"Giuseppe is what my friends call me. It is my nickname."
"Um, Giuseppe, can you spell that for me?" His accent is so thick, and I can't tell if he's said Giovanni or something else, and I want to make sure I get this right. He hands me a business card, "Call Giuseppe Taxi / 24 Hour Service." Ah, Giuseppe. I have no idea what his real name is, and I don't think he really cares what his real name is. At 12:45 his workday has just started, and for the next ten hours he'll be a cab driver. "Call Giuseppe Taxi."
What is most interesting about impromptu interviews is watching how the person reacts when asked if he has time. Giuseppe was listening to the radio with the ventilation in his car on high the window was halfway down. I knocked lightly on the glass and asked if he would mind me interviewing him for a local web site. He said, "Sure." This may have been one of the most practical, matter-of-fact sure's I've heard in a long time. He motioned for me to go to the passenger side where I could sit and we could talk.
I like to sit and talk, and Giuseppe has plenty to say. He is a political refugee from Hungary. His only home in the United States has been St. Louis. In 1987, he caught a flight leaving Europe on TWA, and when he landed here, he decided this was where he would live. He has been driving a cab for the past five years. And, just like the news says, times right now are tough for the travel industry. He complains to me about no one flying in to the airport on business trips, and if there's no one flying, he's not getting any jobs. But he says this with that same tone of voice he said "sure." This is all a matter of course, and there's no need to worry about it if there's nothing he can do to change it.
There's a lot to like about Giuseppe. To start with, he has a Hot Wheels steering wheel cover, which in my mind perfectly matches with the fighter jet embossed on his business card. I never got to ride anywhere with him, but I imagine he is direct and, most importantly, fast. Then there's the plush leopard print stretched over the ceiling. There's the picture of his new girlfriend in a clear plastic frame on the dash. She's blonde, and 23 years old, and lives in Hungary. He tells me that over Christmas he went back to Hungary to visit with her and also his mom. With that, he pulls down the sun visor and shows me a picture of his mother. He also shows me a picture of him and his girlfriend kissing.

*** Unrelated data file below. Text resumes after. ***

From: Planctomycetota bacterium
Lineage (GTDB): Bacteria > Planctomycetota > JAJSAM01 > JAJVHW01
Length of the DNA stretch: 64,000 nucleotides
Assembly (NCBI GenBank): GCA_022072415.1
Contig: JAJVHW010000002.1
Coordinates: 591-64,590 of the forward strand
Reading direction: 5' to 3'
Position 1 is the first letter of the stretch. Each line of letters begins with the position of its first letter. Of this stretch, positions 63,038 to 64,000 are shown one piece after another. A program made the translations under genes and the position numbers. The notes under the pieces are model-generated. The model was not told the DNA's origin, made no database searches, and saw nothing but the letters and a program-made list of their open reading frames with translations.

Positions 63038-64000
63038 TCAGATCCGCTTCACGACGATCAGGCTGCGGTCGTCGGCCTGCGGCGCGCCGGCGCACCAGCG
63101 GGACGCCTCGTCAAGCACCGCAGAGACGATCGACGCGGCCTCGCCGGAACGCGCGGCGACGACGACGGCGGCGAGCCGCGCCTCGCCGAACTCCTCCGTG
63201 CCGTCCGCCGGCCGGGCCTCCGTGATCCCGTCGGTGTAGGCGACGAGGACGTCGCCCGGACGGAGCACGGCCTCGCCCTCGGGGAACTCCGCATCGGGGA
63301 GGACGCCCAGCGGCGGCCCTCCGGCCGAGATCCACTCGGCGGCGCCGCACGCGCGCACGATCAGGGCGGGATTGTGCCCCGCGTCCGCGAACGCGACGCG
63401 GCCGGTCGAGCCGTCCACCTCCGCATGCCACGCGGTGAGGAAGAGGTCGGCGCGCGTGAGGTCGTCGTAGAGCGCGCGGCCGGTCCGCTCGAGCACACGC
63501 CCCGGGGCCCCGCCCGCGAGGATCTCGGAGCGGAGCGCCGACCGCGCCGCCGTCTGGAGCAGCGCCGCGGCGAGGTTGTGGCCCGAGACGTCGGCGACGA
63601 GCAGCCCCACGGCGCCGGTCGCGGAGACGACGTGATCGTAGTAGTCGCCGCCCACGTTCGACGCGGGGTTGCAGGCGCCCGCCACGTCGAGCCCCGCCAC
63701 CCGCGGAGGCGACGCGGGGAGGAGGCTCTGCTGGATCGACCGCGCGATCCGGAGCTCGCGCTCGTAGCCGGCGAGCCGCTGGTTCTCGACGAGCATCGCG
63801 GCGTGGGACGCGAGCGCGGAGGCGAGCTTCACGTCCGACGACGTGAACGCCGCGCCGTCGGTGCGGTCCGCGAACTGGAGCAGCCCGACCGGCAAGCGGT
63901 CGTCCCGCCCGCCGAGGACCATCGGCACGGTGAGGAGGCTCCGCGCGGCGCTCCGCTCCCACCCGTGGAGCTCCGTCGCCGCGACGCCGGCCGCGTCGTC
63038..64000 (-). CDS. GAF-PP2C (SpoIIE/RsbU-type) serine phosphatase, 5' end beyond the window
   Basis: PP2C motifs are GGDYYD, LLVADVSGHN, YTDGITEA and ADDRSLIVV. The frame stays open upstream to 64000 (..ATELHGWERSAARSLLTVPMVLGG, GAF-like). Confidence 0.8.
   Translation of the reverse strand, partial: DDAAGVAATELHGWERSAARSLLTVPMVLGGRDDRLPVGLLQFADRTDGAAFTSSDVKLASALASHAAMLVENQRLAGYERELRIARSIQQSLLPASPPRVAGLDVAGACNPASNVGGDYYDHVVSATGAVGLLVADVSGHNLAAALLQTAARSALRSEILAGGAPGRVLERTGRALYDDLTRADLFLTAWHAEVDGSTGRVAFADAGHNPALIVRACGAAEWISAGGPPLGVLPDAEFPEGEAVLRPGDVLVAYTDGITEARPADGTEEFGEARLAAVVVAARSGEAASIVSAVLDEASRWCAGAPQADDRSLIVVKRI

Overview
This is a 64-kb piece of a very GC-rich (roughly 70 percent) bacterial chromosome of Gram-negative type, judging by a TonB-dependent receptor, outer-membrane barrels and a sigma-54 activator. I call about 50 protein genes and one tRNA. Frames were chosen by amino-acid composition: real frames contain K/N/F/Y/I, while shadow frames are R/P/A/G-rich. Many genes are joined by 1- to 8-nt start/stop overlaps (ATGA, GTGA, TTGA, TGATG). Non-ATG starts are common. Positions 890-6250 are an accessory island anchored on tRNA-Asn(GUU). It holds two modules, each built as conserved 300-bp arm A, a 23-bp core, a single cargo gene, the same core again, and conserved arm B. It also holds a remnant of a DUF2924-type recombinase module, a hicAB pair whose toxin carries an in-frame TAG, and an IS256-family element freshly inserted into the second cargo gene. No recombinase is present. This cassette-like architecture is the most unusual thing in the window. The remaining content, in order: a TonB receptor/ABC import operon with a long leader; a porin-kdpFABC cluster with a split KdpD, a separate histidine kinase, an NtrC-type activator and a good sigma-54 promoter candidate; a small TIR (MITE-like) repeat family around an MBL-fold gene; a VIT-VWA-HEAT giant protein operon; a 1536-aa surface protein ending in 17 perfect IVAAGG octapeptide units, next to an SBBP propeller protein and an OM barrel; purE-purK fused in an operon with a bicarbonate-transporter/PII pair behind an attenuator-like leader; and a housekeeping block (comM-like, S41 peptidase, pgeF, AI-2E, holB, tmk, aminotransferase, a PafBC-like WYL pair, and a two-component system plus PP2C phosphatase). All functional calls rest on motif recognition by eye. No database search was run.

The only cabstand in the city of St. Louis is at Union Station. There are a few other places where the cabs congregate, but they're usually chased away by police who point to the "No Parking" signs and threaten to write a ticket. Of course, even at the cabstand, the police will sometimes write a ticket if the driver is illegally standing more than five feet away from his car. This poses certain logistical challenges. For one thing, there's no telling how long a cab can be waiting in that line for a pick-up. Giuseppe tells me it can be a few minutes or a few hours. The driver basically has to sneak away to get food, or go to the bathroom. And then he also has to arrange with another driver to move his car up if the line starts moving.
At one point the driver in front of us comes by and motions towards Imo's, saying he is leaving for a second to get something to eat. He needs Giuseppe to move his car should the line move. As he walks away, I'm told that the driver is from Nigeria and doesn't know any English. "This is how things normally are." Normally, huh. From the way he explains it, Giuseppe means that normally one driver helps another, even if he doesn't know who he is. He also means that most of the drivers know very little English, and this is what he has come to expect. He tells me this using that same thick accent that made Giuseppe sound like Giovanni. This is how things normally are. A Portrait of Nations at the cabstand, waiting to drive travelers to their next destination.
Kent Shaw, a poet and writer, lives in St. Louis.